The B.C. Coroners Service has released data on lives lost to toxic drugs in 2022.
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Toxic drugs claimed 28 Richmond lives in 2022
Published 12:42 PST, Tue January 31, 2023
Last Updated: 10:46 PST, Thu February 9, 2023
According to new data from the B.C. Coroners Service, 28 Richmondites lost their lives to toxic drugs in 2022.
This is a slight decrease from the 32 deaths recorded in 2021, but remains higher than in the previous 10 years—with the exception of 2017, which also saw 28 deaths. In comparison, just one Richmondite died due to toxic drugs in 2012.
January, February, and July 2022 each saw four deaths attributed to toxic drugs in Richmond. There was only one month, October, with zero such deaths recorded.
Province-wide, the number of drug toxicity deaths has also increased rapidly over the last decade. There were 270 deaths in 2012 and at least 2,272 in 2022.
“British Columbians across the province are continuing to experience tremendous harm and loss as a result of the province’s toxic illicit drug supply,” said chief coroner Lisa Lapointe. “Our province continues to lose an average of six lives every day, and many more people experience serious health consequences as a result of the unpredictable, unregulated drug supply. Death due to drug toxicity remains the leading cause of unnatural death in British Columbia, and is second only to cancers in terms of years of life lost.”
The number of deaths being investigated by the B.C. Coroners Service in 2022 is the second-largest total ever in a calendar year, and only 34 fewer than the 2,306 deaths reported to the agency in 2021. Toxic drugs were responsible for an average of 189 deaths per month in 2022, or 6.2 lost lives each day. The final number for 2022 will almost certainly increase as investigations are completed and final causes of death are established, according to a B.C. government news release. At least 11,171 deaths have been attributed to the illicit drug toxicity since the public health emergency was first declared in April 2016.
“The reality is that these deaths are preventable,” Lapointe said. “Toxicology data confirms that the drug supply in British Columbia is increasingly volatile and life-threatening. The Standing Committee on Health and two B.C. Coroners Service death review panels are in agreement that we must rapidly increase access to a safer supply of substances, while at the same time building out a robust system of evidence-based care. Those dying are our family members, neighbours, friends, and colleagues. Urgent action is required to reduce the significant risks that tens of thousands of British Columbians are currently facing.”
In 2022, 70 per cent of those dying in B.C. were aged 30 to 59, and 79 per cent were male. By health authority in 2022, the highest number of illicit drug toxicity deaths were in Fraser and Vancouver Coastal Health Authorities (680 and 637 deaths, respectively), making up 58 per cent of all such deaths during 2022.
There was one reported death at an overdose prevention site in 2022. Analysis of post-mortem toxicology results shows no indication that prescribed safe supply is contributing to illicit drug deaths regionally or provincially.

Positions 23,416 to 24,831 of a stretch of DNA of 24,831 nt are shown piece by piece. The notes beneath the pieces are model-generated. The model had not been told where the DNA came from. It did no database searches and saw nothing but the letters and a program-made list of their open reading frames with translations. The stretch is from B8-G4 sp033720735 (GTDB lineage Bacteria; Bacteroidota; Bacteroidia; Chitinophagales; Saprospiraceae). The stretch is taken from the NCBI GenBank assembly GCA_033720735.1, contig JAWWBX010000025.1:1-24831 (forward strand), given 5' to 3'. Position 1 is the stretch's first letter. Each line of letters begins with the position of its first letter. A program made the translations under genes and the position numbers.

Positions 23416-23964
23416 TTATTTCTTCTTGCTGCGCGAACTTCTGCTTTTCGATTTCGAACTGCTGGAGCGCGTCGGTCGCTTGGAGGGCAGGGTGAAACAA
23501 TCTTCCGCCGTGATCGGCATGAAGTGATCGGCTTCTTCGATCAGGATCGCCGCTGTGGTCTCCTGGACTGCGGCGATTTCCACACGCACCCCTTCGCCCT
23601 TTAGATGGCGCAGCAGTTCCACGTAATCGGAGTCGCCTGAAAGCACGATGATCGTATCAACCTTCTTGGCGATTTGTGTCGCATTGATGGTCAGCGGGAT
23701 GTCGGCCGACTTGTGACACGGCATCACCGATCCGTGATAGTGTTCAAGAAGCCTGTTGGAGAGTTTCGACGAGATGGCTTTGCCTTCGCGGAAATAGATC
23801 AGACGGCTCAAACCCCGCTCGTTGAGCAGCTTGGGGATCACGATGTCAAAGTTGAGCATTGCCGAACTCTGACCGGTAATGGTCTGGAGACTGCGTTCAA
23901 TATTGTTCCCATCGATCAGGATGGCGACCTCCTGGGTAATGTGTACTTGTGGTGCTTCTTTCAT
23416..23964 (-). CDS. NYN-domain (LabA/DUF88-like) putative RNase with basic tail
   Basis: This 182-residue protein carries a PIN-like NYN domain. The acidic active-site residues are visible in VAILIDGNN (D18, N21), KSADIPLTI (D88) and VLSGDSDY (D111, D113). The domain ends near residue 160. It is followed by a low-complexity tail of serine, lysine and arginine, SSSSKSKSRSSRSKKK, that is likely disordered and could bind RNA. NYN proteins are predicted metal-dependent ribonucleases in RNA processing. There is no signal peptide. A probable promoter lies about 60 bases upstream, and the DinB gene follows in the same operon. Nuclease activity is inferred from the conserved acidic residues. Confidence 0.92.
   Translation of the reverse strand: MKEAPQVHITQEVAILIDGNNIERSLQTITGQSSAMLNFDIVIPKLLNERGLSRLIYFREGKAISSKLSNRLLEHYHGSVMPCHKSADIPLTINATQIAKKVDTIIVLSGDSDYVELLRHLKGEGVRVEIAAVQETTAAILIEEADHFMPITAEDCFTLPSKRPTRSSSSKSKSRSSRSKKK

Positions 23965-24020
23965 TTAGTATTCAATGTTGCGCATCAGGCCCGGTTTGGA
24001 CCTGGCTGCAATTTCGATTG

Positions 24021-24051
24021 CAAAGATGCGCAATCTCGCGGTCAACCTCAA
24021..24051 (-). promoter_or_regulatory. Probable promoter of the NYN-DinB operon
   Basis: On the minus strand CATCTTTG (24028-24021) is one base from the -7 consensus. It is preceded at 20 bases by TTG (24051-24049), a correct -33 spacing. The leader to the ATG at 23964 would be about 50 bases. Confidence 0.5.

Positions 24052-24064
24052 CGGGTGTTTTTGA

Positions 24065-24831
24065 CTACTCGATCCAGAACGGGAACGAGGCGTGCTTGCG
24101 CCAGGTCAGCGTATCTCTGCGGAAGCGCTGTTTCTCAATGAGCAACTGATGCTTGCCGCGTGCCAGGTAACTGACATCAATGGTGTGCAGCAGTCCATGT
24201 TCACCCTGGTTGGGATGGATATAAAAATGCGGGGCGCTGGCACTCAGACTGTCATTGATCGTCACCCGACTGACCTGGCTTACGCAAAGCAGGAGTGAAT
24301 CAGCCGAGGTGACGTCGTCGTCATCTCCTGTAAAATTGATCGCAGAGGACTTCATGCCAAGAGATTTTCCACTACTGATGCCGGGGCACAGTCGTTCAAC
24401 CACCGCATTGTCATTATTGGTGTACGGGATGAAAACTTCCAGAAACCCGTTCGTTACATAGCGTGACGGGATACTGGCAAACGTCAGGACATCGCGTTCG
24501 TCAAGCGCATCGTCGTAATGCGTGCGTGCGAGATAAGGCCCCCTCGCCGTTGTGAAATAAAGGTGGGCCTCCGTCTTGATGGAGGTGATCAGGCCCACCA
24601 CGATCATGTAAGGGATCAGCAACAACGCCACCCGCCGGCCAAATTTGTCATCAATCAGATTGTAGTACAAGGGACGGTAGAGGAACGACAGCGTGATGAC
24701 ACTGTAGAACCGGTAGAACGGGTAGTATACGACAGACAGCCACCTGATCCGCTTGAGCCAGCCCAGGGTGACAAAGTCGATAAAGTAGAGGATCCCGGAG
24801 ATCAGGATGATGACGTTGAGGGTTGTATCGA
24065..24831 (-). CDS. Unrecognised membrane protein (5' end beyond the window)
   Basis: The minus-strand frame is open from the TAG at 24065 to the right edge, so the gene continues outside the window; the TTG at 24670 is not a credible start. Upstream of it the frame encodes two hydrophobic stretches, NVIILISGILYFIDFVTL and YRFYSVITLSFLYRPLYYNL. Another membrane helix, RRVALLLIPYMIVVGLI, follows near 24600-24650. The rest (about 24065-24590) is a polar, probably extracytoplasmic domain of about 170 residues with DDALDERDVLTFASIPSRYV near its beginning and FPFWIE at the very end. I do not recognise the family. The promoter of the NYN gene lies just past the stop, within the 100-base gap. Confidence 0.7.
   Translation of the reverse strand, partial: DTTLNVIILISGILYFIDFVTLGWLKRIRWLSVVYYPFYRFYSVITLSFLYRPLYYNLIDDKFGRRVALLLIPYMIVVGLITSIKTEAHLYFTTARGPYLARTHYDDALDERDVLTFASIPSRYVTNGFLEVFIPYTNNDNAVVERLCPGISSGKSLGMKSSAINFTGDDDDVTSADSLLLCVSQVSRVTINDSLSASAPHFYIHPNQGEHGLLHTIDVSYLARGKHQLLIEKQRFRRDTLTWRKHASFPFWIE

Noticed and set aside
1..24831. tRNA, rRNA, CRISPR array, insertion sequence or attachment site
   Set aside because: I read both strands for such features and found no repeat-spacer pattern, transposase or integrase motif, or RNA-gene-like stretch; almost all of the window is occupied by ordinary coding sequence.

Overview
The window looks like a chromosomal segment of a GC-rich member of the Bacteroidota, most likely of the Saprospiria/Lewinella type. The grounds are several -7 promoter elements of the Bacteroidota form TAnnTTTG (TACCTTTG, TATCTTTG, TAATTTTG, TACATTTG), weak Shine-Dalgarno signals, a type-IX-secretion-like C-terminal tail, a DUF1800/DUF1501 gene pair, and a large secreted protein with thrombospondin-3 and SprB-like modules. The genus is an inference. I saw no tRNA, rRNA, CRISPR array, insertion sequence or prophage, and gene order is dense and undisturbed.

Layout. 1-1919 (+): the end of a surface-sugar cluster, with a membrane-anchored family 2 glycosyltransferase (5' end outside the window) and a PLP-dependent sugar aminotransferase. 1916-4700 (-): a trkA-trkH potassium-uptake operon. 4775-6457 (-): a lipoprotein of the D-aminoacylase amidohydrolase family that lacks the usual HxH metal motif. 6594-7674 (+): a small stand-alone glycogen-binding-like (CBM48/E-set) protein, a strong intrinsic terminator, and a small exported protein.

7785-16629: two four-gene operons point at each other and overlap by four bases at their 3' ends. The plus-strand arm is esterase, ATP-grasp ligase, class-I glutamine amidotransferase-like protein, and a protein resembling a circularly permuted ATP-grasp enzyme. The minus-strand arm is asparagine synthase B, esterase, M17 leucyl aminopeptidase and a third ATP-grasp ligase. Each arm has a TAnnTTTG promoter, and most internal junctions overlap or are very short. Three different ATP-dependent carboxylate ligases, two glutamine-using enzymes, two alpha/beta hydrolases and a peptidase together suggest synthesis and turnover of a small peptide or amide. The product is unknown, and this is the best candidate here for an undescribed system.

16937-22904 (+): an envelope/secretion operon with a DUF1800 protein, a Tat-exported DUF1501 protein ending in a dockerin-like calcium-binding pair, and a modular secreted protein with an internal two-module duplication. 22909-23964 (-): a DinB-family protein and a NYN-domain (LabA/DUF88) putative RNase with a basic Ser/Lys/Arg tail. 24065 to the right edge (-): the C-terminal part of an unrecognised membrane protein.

According to preliminary 2022 data from the B.C. Coroners Service, fentanyl or its analogues have been detected in 82 per cent of all illicit drug toxicity deaths. This is a slight decrease from 86 per cent in 2021.
“First Nations people continue to be disproportionately impacted by the ongoing toxic drug crisis in British Columbia,” said Dr. Nel Wieman, acting chief medical officer, First Nations Health Authority. “Given that we are nearing the end of the seventh year of a provincewide state of emergency on illicit toxic drugs, it is difficult to accept that more First Nations people in B.C. have died from illicit toxic drug poisonings than from COVID-19. While there is no doubt that this tragic outcome is due in part to First Nations people experiencing stereotyping, racism, and discrimination in many different forms, it also leads one to consider whether or not this pressing issue is receiving the level of priority it deserves. While we support the government's recent steps toward decriminalization, it is abundantly clear that there is still much more that can and must be done. The lives of First Nations people in B.C. depend on it.”
Dr. Paxton Bach, co-medical director of the British Columbia Centre on Substance Use, said: “These figures reflect the overwhelming number of human stories that we as physicians are seeing on a daily basis. There is no industry, no socio-economic class, no geographic region in the province that is not being touched by this crisis, and for each of these deaths there are 10 more people suffering other life-altering consequences due to non-fatal overdose events. This has gone on for too long, and demands the urgent and co-ordinated response from all sectors that such a crisis deserved from the beginning.”
To read the illicit drug overdose death report (data to Jan. 31, 2023), visit gov.bc.ca/assets/gov/birth-adoption-death-marriage-and-divorce/deaths/coroners-service/statistical/illicit-drug.pdf.
Toward the Heart: towardtheheart.com
Stop Overdose BC: stopoverdose.gov.bc.ca
BC Centre on Substance Use: bccsu.ca